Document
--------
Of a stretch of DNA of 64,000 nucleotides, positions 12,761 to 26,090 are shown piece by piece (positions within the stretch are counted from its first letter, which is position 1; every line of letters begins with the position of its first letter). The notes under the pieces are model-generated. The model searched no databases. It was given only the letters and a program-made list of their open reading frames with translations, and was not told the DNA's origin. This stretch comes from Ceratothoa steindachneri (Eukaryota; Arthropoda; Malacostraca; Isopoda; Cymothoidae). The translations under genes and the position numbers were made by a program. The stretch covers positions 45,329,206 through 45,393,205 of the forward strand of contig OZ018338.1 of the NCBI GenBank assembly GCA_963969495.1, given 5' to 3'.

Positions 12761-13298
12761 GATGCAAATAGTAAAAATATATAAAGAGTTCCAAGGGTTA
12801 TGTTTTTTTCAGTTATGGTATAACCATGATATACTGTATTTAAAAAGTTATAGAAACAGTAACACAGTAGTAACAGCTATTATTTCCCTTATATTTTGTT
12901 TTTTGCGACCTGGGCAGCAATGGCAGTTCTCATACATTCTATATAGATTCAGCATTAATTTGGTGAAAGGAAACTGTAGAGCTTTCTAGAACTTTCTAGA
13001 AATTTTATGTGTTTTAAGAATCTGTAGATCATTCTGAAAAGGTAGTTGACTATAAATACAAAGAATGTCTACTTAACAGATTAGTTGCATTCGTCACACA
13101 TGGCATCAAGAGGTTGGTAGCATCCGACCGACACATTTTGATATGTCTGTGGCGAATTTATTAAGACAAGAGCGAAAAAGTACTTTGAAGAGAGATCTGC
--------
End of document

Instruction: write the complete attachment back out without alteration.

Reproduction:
Of a stretch of DNA of 64,000 nucleotides, positions 12,761 to 26,090 are shown piece by piece (positions within the stretch are counted from its first letter, which is position 1; every line of letters begins with the position of its first letter). The notes under the pieces are model-generated. The model searched no databases. It was given only the letters and a program-made list of their open reading frames with translations, and was not told the DNA's origin. This stretch comes from Ceratothoa steindachneri (Eukaryota; Arthropoda; Malacostraca; Isopoda; Cymothoidae). The translations under genes and the position numbers were made by a program. The stretch covers positions 45,329,206 through 45,393,205 of the forward strand of contig OZ018338.1 of the NCBI GenBank assembly GCA_963969495.1, given 5' to 3'.

Positions 12761-13298
12761 GATGCAAATAGTAAAAATATATAAAGAGTTCCAAGGGTTA
12801 TGTTTTTTTCAGTTATGGTATAACCATGATATACTGTATTTAAAAAGTTATAGAAACAGTAACACAGTAGTAACAGCTATTATTTCCCTTATATTTTGTT
12901 TTTTGCGACCTGGGCAGCAATGGCAGTTCTCATACATTCTATATAGATTCAGCATTAATTTGGTGAAAGGAAACTGTAGAGCTTTCTAGAACTTTCTAGA
13001 AATTTTATGTGTTTTAAGAATCTGTAGATCATTCTGAAAAGGTAGTTGACTATAAATACAAAGAATGTCTACTTAACAGATTAGTTGCATTCGTCACACA
13101 TGGCATCAAGAGGTTGGTAGCATCCGACCGACACATTTTGATATGTCTGTGGCGAATTTATTAAGACAAGAGCGAAAAAGTACTTTGAAGAGAGATCTGC